We hiked up a beautiful mountain of rocks, and at the top Alfreð Mangússon felt the heat given off by the volcano still. A sweet spot on the mountain emitted energy leftover from the eruption, and as we dug into the rocks below it only got hotter. Seriously, it would have burned my hand if I wasn’t careful. And this is decades after the eruption.
If you’re interested in geology or want to become interested in it, Iceland is the place to be.
I had played the games, seen the movies, heard the stories, been to the museums. But World War II didn’t feel real until I visited these cliffs by the coast of Normandy. Remains of destroyed German bunkers are preserved, craters from bombs sunk below the ground. Old barbed wire, replica or not, rests rusty and jagged along some fortifications. American men scaled the cliffs here in a bold assault to reclaim France from German occupation.
I still cannot grasp the entirety war, but I these past weeks I have pondered it more than I expected. There are several aspects of war – political, social, financial, industrial, and so on. All of these aspects are intertwined. War on the scale that it occurred with WWII is inherently tied to globalization and industrialization. So much of war strategy is centered around the infrastructure that modern industrialized societies are built upon. Destroy a factory to cut off supplies, destroy a radio tower to cut off communication. But more classical war strategies still apply: assassinate an important political leader, strike fear within the hearts of those that supported him. War lurks within the human spirit. War is the opposite of love, but love likes to fight, too.
The security presence throughout Paris surprised me. Some non-camouflaged police forces carried submachine guns, standing along the perimeters of public parks. The picture above was taken outside of Notre Dame, but similar weaponry could be spotted at Sacre Cœur as well. The issue of domestic police forces becoming increasingly militarized is not an issue that is exclusive to the USA. France is on a high-security alert after the beheading in Lyon and especially after the Charlie Hebdo incident in January. Arming police officers with automatic weapons is discomforting to some and reassuring to others. Nonetheless, militarizing police forces currently seems to be the standard reaction for first-world countries combating terrorism from within.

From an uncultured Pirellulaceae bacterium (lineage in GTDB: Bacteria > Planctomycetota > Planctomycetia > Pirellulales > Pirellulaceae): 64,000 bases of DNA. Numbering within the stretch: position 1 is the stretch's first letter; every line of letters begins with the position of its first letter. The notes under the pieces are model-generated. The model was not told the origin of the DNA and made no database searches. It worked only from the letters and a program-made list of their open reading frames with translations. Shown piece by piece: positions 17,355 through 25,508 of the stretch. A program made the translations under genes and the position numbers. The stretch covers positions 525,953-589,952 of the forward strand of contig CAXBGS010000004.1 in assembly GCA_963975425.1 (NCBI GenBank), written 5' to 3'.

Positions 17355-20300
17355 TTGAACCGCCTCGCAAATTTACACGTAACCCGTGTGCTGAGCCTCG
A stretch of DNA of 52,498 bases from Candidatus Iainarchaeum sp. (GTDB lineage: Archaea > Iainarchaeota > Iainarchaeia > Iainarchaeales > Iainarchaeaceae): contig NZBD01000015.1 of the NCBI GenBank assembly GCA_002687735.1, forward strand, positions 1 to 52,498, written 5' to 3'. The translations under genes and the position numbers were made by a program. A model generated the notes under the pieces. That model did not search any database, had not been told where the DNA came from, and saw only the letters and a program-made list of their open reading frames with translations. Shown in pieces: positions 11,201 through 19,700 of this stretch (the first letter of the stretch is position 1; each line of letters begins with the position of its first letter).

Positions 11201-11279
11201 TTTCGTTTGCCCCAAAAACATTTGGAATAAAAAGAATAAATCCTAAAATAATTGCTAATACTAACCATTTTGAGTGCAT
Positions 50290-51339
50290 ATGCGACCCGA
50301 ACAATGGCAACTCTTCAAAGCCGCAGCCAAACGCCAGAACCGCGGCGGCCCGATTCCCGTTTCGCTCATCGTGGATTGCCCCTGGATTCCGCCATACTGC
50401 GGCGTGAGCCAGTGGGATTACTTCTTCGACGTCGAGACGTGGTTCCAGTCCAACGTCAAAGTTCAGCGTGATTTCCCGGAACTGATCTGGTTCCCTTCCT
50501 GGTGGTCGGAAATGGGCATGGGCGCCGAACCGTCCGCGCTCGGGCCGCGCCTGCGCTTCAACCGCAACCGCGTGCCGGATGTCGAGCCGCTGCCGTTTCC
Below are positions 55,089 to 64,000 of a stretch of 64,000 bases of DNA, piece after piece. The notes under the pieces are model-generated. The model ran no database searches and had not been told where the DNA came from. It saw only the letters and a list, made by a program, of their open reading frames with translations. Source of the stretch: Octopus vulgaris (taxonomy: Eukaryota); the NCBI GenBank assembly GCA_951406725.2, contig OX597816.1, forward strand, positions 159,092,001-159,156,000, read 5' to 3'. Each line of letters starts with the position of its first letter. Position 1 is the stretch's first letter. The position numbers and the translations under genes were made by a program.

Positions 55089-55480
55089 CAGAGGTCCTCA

France resembles the United States of America a lot, but I already knew vice versa. That is, besides the fine arts and cuisine boasting from every nook and cranny… and the craters from Allied munitions now bursting with soft grass and flowers on the cliffs by the Norman seaside. So there are a few differences. Still, my initial argument stands: France takes after the U.S. today, perhaps as much as the U.S. was modeled after it. I’ll qualify and expand upon this later, maybe, but for now you can take my word for it.
Citizens of the United States of America are sometimes referred to as états-uniens because américain mindlessly ignores our neighboring country’s official name (not to mention Canda and our South American neighbors): Estados Unidos Mexicanos. This fact brought to you by our charismatic parisian driver Renault, who kindly shared a brief, engaging history of Franco – American relations with my family (in Franglish). He drove us in a swaggy Citroën DS, the preferred car of the late Charles de Gaulle pictured above.